[Note 10] See Ritger v. Parker, 8 Cush. [62 Mass.] 145, 146 (1851) (under common law doctrine of merger, easements are extinguished "by unity of title and possession of the two estates, [the dominant and the servient], in one and the same person at the same time"). "When the dominant and servient estates come into common ownership there is no practical need for the servitude's continued existence, as the owner has ‘the full and unlimited right and power to make any and every possible use of the land.'" Busalacchi v. McCabe, 71 Mass. App. Ct. 493 , 498 (2008), quoting from Ritger, supra at 147.

[Note 11] See Trial Ex. 11.

[Note 12] See Trial Ex. 29 (Letter Risso to Stearns, Apr. 4, 2006) ("This terminates our prior verbal agreement allowing you access to your bogs via a section of our driveway.").

[Note 13] See Trial Ex. 29, referenced in n.12, supra. The dispute at this time was resolved by the parties agreeing to continue their mutual permission, keeping the "standstill" in place. This continued until October 22, 2014 when the Rissos wrote to Mr. Stearns, telling him, "This letter is being sent to you as a curtesy [sic, "courtesy"]. In the past we have allowed you to access your cranberry bog thru [sic, "through"] a locked gate on our driveway. As of November 22, 2014 this access route will no longer be available. The lock will be changed and the key that you were given will no longer work. We are sending you this letter so that you have time to improve your own access road [i.e., the Direct Route] if necessary." Letter, Risso to Stearns (Oct. 22, 2014) (Trial Ex. 30). Mr. Stearns then filed this lawsuit on May 28, 2015.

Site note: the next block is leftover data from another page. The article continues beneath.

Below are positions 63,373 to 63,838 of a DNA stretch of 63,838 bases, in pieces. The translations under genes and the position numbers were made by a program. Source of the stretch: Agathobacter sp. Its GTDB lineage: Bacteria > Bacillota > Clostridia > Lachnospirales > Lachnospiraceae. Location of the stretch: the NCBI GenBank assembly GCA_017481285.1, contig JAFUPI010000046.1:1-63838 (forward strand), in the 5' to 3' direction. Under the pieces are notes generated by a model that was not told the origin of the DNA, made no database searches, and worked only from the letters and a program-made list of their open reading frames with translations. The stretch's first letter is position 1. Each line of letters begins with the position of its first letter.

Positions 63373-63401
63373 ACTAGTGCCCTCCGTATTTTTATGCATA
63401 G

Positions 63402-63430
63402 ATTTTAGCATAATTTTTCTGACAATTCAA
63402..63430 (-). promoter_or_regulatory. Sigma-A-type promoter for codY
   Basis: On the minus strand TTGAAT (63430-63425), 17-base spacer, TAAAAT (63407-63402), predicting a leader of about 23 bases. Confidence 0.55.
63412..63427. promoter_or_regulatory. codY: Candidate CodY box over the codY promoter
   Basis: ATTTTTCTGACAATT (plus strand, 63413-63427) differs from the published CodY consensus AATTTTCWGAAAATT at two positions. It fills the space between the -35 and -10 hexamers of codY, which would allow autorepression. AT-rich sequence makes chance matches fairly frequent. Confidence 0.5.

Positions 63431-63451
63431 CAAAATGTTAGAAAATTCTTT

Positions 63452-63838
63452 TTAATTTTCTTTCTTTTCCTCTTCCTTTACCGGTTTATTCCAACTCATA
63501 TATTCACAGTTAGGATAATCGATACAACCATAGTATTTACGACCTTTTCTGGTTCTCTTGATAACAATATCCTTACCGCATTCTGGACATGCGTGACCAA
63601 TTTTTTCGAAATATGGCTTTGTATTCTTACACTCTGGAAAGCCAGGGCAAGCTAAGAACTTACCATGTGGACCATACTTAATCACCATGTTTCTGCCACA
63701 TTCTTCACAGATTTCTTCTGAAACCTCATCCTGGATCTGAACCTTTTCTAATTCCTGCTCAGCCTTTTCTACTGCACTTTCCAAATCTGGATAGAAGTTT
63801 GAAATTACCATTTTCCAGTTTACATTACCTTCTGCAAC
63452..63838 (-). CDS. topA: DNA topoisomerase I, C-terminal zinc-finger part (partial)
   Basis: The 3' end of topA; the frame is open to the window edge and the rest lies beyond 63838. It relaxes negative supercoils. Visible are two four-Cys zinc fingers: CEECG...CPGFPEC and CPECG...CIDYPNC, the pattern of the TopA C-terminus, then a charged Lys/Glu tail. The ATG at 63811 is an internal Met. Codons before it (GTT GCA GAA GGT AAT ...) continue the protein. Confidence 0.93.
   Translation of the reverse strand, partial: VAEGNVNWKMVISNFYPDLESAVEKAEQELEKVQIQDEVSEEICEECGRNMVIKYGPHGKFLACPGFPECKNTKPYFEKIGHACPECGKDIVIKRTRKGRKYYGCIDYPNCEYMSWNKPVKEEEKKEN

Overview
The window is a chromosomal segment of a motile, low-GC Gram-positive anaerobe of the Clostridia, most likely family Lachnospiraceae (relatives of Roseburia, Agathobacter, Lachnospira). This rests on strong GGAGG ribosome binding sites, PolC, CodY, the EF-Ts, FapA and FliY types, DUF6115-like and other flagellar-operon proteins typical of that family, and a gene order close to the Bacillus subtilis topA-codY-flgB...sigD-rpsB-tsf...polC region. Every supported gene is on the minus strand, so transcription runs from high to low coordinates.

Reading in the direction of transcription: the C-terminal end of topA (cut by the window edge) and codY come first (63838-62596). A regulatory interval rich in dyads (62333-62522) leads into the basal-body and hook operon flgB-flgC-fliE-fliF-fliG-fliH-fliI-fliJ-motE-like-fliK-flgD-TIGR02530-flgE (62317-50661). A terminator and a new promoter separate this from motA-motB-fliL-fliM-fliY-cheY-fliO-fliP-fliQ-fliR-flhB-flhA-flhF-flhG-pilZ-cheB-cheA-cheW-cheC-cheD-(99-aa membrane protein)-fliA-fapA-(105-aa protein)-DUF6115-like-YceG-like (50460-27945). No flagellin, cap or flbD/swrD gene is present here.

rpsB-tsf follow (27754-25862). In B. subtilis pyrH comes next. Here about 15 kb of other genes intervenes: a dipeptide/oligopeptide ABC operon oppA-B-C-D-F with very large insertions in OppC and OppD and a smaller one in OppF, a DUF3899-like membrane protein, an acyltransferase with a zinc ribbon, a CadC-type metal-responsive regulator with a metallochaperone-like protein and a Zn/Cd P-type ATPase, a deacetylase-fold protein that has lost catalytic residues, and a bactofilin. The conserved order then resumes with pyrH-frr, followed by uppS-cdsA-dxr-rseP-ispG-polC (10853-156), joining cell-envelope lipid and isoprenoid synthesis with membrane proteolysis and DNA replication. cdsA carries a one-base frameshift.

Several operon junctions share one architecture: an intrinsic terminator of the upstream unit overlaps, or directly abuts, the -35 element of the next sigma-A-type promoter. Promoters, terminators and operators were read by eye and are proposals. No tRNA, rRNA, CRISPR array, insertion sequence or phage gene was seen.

[Note 14] See Trial Tr. 3-171; Agreed Fact 119.